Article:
Summary of Study ST001986

This data is available at the NIH Common Fund's National Metabolomics Data Repository (NMDR) website, the Metabolomics Workbench,, where it has been assigned Project ID PR001262. The data can be accessed directly via it's Project DOI: 10.21228/M8KM58 This work is supported by NIH grant, U2C- DK119886.


This study contains a large results data set and is not available in the mwTab file. It is only available for download via FTP as data file(s) here.

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Study IDST001986
Study TitleFbxo7 promotes Cdk6 activity to inhibit PFKP and glycolysis in T cells
Study SummaryDeregulated Fbxo7 expression is associated with many pathologies, including anaemia, male sterility, cancer, and Parkinson’s disease, demonstrating its critical role in a variety of cell types. Although Fbxo7 is an F-box protein that recruits substrates for SCF-type E3 ubiquitin ligases, it also promotes the formation of cyclin D/Cdk6/p27 complexes in an E3-ligase independent fashion. We discovered PFKP, the major gatekeeper of glycolysis, in a screen for Fbxo7 substrates. PFKP has been previously shown to be a critical substrate of Cdk6 for the viability of T-ALL cells experiencing high levels of reactive oxygen species. We investigated the molecular relationships between Fbxo7, Cdk6 and PFKP, and the functional effect Fbxo7 has on T cell metabolism, viability, and activation. Fbxo7 promotes Cdk6-independent ubiquitination and Cdk6-dependent phosphorylation of PFKP. Importantly Fbxo7-deficient cells have reduced Cdk6 activity, and haematopoietic and lymphocytic cell lines show a significant dependency on Fbxo7. CD4+ T cells with reduced Fbxo7 have increased glycolysis, and lower cell viability and activation levels. Metabolomic studies of activated CD4+ T cells confirm increased glycolytic flux in Fbxo7-deficient cells, as well as altered nucleotide biosynthesis and arginine metabolism. We show Fbxo7 expression is glucose-responsive, and we propose Fbxo7 inhibits PFKP and glycolysis via its activation of Cdk6.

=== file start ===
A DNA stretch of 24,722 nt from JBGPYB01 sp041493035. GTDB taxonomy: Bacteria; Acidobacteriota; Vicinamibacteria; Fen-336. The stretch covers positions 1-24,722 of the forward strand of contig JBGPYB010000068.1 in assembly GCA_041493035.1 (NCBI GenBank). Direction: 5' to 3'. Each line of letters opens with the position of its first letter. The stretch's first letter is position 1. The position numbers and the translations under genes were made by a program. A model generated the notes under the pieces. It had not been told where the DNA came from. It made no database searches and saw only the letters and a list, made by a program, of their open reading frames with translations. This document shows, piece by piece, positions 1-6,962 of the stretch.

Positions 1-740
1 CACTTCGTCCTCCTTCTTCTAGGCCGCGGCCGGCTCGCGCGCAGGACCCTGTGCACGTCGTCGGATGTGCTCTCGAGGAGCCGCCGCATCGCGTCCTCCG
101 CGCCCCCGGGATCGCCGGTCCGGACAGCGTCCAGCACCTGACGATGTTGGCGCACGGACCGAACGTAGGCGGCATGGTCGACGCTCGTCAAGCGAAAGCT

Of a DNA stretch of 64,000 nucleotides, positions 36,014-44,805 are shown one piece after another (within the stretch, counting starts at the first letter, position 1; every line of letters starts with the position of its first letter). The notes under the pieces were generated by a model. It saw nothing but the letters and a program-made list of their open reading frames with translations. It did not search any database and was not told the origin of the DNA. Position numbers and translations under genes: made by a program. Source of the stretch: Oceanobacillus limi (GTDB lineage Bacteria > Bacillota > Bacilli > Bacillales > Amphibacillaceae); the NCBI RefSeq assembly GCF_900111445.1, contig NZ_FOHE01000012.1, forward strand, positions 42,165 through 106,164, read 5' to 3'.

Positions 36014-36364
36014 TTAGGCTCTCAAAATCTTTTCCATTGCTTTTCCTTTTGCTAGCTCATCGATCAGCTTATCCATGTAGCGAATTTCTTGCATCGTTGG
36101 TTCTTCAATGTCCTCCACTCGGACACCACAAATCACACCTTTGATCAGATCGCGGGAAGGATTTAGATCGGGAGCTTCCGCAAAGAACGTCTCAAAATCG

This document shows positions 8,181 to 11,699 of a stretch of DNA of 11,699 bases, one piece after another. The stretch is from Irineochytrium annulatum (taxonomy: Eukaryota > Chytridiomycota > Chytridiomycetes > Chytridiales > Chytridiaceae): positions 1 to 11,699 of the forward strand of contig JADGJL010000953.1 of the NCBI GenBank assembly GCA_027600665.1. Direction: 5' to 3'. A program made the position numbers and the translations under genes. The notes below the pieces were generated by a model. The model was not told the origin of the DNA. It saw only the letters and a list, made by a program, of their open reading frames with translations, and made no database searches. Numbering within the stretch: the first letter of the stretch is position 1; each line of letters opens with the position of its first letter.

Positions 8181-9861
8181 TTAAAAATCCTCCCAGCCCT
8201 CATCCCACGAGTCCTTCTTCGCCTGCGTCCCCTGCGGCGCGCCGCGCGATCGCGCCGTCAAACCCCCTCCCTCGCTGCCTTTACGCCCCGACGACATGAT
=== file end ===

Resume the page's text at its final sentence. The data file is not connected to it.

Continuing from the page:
University of Cambridge
DepartmentDepartment of Pathology
LaboratoryLaman Lab
Last NameLaman
First NameHeike
AddressTennis Court Road, Cambridge CB2 1QP, UK.
Phone+44 (0)1223 333722
Submit Date2021-10-29
Raw Data AvailableYes
Raw Data File Type(s)raw(Thermo)
Analysis Type DetailLC-MS
Release Date2022-11-16
Release Version1
Heike Laman Heike Laman application/zip

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Collection ID:CO002060
Collection Summary:Spleens were harvested from WT, heterozygous or homozygous Fbxo7LacZ mice and processed to a single cell suspension. For n=2 of Fig. 3E, cells were incubated in RBC lysis buffer (eBioscience) for 5 minutes prior to centrifugation. For all other data, viable lymphocytes were separated with mouse Lympholyte® Cell Separation Media (Cedarlane Labs). CD4+ T cells were then isolated by negative selection using the MojoSort Mouse CD4 T Cell Isolation Kit (Biolegend). Isolated CD4+ T cells were seeded at 1x106/mL in RPMI supplemented with 10% FBS, 100 U/mL penicillin and streptomycin and 5 µM β-mercaptoethanol. To activate, cells were added to plates coated with 2 µg/mL α-CD3 (clone 145-2C11) and containing 2 µg/mL soluble α-CD28 (clone 37.51) and incubated for the indicated duration. Cell viability and activation were measured by flow cytometry by staining with antibodies to CD4-PE (clone GK1.5), CD25-PE/Cy7 (clone PC61), CD69-FITC (clone H1.2F3) and an eFluor™ 780 fixable viability dye (eBioscience) for 30 min at 4oC in the dark. Samples were analysed on a CytoFLEX S flow cytometer.
Sample Type:T-cells